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Gen Z/Millennials: Sustainability Supports Durability

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Our third annual proprietary Gen Z and Millennial survey of consumers aged 18-34 across six sector verticals indicates that younger consumers are reshaping the consumer sector landscape. Survey results illustrate transformational shifts in spending power and variance in spending preferences.

The theme of sustainability continues to resonate widely with younger consumers. This is empowering brands and creating new marketplaces and services. Ecommerce, social commerce, resale, and variances in brand preferences will have profound effects on growth, and risk across consumer, ecommerce and payments sectors. As digital transformation scales, unit economics across the softlines sector can accelerate.

Gen Z And Millennials Transform Consumer Verticals

Cowen’s Gen Z and Millennial survey is a unique data set that shows the variance between younger and older demographic consumption patterns. This year’s survey indicates a transformational shift and rapidly changing path to purchase and brand preferences.

Gen Z and Millennial consumers should grow to 70% of the global population by 2028 vs. 60% today. They different ethnic compositions and wealth distributions than prior generations. Within this report we detail y/y changes in brand perception, channel preference and payment preference across verticals along with their views on institutions and social norms.

Sustainability & Social Impact Creates New Valuation Paradigm

Sustainability and social impact are cited when purchasing apparel, footwear and accessories as being either “very important” or “somewhat important’ by 76% for 18-34 year olds (+13% in two years of data). Whereas, only 45% for the 35-55+ demographic found this important. This theme permeates across consumer verticals. Major asset allocators are also increasingly focused on ESG initiatives. Premium valuation metrics will remain pronounced in growth models linked to sustainability.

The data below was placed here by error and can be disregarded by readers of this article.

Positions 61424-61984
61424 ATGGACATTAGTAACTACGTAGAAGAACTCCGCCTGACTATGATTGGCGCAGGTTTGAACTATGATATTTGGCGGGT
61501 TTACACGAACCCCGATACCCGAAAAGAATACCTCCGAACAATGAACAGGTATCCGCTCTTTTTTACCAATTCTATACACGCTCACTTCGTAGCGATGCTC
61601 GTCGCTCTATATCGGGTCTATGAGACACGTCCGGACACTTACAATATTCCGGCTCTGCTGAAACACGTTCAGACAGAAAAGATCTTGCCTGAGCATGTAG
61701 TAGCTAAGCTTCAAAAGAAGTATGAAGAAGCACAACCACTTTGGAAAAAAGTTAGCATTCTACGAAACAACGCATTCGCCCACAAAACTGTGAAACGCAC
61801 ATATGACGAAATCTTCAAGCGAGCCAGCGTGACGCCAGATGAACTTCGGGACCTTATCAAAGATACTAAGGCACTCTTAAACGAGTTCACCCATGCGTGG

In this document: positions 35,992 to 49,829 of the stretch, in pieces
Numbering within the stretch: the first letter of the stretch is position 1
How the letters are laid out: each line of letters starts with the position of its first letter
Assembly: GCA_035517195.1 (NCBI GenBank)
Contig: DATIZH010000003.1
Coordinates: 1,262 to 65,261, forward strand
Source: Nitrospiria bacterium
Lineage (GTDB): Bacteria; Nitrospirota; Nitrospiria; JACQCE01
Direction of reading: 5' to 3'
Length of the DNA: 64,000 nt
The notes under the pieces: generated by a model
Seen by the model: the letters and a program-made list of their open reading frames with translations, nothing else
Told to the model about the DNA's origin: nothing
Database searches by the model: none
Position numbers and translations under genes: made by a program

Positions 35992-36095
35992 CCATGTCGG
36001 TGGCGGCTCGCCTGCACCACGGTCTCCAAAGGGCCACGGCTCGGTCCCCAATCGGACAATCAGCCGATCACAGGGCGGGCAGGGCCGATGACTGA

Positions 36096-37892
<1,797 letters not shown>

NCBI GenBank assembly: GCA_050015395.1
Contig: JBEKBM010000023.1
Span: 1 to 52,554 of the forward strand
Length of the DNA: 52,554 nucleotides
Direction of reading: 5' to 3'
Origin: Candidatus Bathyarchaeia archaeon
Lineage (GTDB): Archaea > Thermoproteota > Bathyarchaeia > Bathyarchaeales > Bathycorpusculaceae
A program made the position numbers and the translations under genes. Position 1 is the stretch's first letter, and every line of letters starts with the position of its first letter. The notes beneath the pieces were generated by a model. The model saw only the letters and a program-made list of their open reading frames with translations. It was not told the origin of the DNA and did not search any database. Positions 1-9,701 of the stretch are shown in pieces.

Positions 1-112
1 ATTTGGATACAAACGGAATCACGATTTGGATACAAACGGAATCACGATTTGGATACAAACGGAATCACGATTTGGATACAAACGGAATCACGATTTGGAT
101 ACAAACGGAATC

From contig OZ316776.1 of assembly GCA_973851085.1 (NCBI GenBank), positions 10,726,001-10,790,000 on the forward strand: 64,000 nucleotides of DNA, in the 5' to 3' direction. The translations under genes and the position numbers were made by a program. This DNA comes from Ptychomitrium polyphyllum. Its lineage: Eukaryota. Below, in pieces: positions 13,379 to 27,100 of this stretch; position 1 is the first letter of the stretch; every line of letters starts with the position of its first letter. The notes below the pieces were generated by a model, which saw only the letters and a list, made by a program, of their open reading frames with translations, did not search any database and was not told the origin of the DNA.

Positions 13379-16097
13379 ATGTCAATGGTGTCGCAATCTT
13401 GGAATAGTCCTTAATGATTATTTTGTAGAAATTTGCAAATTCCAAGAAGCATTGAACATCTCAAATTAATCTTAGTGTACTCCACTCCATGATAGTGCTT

As Sustainability Scales, Resale Explodes

Purchasing on resale marketplaces increased +28% for Gen Z consumers and +19% y/y for Millennials. Resale purchasers grew +91% y/y among 35-45 year olds. Resale platforms are rapidly acquiring new consumers and building networks and new services.

Suburbanization Will Support Leading Retailers And Restaurants

2020 represented rapid demographic shifts that will have multi-year effects on consumer habits as well as residential and commercial real estate. 29.7% of respondents in the 18-24 age group owned their own living space, a substantial increase from 19.3% in the 2019 survey.

We note suburban living increased +810bps y/y to 48.7% among the Gen Z and +370bps to 47.8% for the Millennial cohort vs. 2019. This is in contrast with a multi-year theme of urbanization and heavy investments in urban footprints from retailers and restaurants. We note our survey work was completed in June which could have affected responses on current living situations. Recent housing data supports a fundamental shift in behavior.

Social Discovery & Social Commerce Further Breaks Down Barriers to Entry In Retail

Our survey indicates Instagram is a leading platform for discovering new brands and products. Instagram’s strength in product discovery was most apparent among younger consumers. Over 40% of IG users aged 18-34 indicated that they purchased a product from a brand they discovered on the platform.

Meanwhile, more than 70% of Instagram users aged 18-34 follow a brand on the platform. Of those users that follow a brand, over 50% have made a purchase from one of the brands they follow in the past 3 months. Our data also shows that nearly 50% of Instagram users have interacted with IG’s product tag feature, which in our view highlights Instagram’s growing relevance as an end-to-end social commerce platform.

Implications of Instagram’s success are multi-faceted – it enables highly specialized direct to consumer brands to scale at increasingly rapid rates which lowers the barriers to entry and increases risk premiums/cost of capital in traditional retail. We expect this trend to lead to lower growth than consensus models, and potentially lower valuation multiples for vendors with mall based and outlet retail exposure.